Then I discovered that a fellow Sun-Times employee, and former TV star himself (At the Movies with Ebert & Roeper), film critic Roger Ebert, was ticked off with Mariotti. Specifically, Ebert reviewed the way Jay chose to walk away from his job. Ebert pointed out that Mariotti had screwed his editors at the Sun-Times by signing a new contract, going to China on their dime (which was actually thousands of dollars), then left the job with a cold e-mail that said simply, "I quit."
I guess Mariotti felt like the newspaper could dump him with an equally cold, "You're fired," but common courtesy suggests that he should have given two-week notice. Or maybe that kind of courtesy is as outmoded a concept as saying thank you for service or holding the door for someone else?
We've all been waiting a long time for Roger Ebert to come back to his seat on Ebert & Roeper, and now it looks like we might have to wait a while longer.
Ebert writes in a message on his web site that he has gone in for more surgery today. He doesn't go into details about the procedure, but he says that he hopes that this will "solve some problems I've been living with." He won't be in the hospital as long as he was before, but it's not day surgery either. He'll be in there long enough to have prepared some film reviews and other columns in advance so they can run while he's away.
He told the Chicago Sun-Times' Doug Elfman he sometimes thinks that, at the end of 24's run, it might make sense to have the intrepid Jack Bauer character meet his maker.
Either that, or have Jack reunite with estranged daughter Kim Bauer and Bauer's former gal pal, Audrey Raines and, presumably, ride off into the sunset.
Sutherland also told Elfman that, when it comes to torture, he doesn't condone the methods his fictional alter-ego uses to interrogate people. "I very strongly disagree with the idea that we need Jack Bauers out there in the world doing that," Sutherland said.
Lorne Michaels had better speak up soon.
[Via Pop Candy and TV Tattle]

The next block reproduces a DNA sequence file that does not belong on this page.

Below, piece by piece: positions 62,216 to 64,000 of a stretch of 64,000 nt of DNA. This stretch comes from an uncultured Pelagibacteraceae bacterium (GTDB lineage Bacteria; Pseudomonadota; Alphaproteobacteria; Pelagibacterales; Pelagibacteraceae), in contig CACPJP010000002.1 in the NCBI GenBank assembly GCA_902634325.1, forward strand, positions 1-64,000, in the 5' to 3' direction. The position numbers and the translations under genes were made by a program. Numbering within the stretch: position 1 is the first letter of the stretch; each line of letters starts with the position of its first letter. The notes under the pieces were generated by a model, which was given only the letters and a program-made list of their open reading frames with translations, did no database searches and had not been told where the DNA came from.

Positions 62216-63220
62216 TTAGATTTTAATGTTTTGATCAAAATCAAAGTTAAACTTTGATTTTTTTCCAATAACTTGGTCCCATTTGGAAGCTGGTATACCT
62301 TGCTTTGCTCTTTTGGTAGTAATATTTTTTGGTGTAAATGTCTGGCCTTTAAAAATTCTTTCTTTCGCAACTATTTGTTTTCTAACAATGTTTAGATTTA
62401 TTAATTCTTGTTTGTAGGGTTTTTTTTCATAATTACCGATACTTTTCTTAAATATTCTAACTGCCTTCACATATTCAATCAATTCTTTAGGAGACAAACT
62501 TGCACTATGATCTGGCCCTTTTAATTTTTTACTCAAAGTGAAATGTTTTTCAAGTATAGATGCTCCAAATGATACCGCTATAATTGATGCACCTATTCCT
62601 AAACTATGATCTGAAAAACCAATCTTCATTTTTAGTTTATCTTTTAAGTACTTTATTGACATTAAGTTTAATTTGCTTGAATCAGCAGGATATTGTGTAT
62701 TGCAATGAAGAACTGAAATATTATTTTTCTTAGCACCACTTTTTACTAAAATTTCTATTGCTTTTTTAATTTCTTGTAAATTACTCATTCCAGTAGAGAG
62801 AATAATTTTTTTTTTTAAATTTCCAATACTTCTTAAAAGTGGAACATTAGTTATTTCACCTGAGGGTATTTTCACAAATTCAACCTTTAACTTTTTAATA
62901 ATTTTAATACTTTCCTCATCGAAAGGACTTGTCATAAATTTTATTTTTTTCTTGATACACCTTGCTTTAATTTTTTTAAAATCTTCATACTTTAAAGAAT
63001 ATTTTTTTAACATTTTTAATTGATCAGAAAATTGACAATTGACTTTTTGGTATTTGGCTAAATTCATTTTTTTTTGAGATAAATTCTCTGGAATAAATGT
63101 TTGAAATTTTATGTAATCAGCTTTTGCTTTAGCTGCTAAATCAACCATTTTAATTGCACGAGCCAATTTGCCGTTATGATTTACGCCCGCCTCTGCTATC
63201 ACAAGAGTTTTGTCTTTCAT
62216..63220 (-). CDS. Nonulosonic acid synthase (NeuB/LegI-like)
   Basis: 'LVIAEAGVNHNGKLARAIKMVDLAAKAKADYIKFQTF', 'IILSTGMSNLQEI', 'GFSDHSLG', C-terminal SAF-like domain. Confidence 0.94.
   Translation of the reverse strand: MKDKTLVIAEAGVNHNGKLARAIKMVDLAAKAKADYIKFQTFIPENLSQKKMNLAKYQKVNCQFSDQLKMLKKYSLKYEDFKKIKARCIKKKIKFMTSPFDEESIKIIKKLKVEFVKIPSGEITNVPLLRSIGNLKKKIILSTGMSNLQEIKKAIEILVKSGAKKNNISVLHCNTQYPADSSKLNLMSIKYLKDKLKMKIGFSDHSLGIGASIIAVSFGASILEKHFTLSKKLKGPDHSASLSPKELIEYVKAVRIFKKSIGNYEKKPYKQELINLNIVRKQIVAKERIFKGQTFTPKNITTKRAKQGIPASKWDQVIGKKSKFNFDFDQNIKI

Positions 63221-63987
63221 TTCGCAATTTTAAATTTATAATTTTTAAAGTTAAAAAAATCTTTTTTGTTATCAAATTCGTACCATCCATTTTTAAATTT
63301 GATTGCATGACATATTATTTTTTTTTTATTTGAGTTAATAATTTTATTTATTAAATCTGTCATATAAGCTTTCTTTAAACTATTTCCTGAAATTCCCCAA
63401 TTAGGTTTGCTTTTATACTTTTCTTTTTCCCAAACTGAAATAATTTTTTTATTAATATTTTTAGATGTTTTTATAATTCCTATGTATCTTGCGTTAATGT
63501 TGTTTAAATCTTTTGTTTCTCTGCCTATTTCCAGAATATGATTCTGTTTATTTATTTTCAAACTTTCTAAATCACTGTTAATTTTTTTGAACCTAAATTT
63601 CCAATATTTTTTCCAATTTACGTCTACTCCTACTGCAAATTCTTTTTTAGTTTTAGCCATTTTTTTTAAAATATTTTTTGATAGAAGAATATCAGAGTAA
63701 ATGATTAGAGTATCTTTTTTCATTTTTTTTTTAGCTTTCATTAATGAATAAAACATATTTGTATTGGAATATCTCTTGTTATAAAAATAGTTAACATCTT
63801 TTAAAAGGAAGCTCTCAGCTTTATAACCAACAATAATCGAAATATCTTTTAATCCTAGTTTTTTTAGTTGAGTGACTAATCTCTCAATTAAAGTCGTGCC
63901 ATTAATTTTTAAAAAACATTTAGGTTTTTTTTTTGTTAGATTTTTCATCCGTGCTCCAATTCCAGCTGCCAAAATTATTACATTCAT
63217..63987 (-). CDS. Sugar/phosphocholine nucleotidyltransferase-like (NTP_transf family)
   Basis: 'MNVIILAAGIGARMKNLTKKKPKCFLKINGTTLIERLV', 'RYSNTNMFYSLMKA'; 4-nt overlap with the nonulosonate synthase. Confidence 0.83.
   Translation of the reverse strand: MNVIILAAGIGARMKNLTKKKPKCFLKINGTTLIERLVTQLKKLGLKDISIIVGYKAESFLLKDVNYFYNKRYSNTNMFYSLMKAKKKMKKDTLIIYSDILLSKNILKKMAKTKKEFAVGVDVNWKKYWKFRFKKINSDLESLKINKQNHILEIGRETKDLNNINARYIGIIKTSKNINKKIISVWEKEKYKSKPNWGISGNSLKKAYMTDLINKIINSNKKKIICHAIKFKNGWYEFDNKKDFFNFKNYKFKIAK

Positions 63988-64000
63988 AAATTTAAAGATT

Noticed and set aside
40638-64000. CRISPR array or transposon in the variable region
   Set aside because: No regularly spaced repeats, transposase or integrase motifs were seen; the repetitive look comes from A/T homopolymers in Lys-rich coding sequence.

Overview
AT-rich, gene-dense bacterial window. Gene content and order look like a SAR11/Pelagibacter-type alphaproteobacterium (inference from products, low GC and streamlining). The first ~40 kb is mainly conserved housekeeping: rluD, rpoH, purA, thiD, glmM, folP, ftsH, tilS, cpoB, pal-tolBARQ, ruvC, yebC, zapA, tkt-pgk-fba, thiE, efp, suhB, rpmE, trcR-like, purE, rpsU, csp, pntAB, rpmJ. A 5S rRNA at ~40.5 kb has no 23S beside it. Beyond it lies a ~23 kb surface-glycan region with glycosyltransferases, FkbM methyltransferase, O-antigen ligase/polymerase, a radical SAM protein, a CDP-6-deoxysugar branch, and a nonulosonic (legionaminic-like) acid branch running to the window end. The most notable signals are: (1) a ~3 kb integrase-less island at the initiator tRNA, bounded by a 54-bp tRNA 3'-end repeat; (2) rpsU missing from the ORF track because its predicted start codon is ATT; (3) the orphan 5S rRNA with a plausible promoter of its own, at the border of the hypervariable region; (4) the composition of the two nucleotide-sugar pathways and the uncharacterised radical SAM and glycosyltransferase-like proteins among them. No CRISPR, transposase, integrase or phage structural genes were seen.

Film critic Roger Ebert was reported hospitalized in serious condition Sunday after emergency surgery was performed on him Saturday evening.
The operation was needed to correct damage that was caused by an earlier procedure that took place back on June 16th to remove a cancerous growth on his salivary gland. Repaired was a blood vessel that broke near the area where the June operation took place. Ebert has had a series of operations to remove cancers. Back in 2002 he underwent surgery for papillary thyroid cancer. One year later he went under the knife to remove an earlier growth on his salivary gland.
Richard Roeper, Ebert's current co-host on their nationally syndicated movie-review show, told the Chicago Sun-Times that Roger was stable after the emergency procedure and that he was expected to make a full recovery. Roeper replaced Ebert's former partner, Gene Siskel, back in 2000 after Siskel passed away a year earlier.
Ebert has already had three surgeries. In 2002, he had a malignant tumor removed from his thyroid gland, and in 2003 he had two surgeries on his salivary glands. Ebert says that the cancer is not life-threatening, he won't need radiation therapy, and he'll continue as a film critic while all of this is going on.
On a personal note, I wish Ebert well. He has always been very generous and kind to me in my other life as a magazine publisher, contributing articles when he really didn't have to, so I hope that everything turns out OK and he's back battling with Richard Roeper about the summer movies.
Update: Ebert will tape several episodes of Ebert & Roeper so they will air during his recovery.
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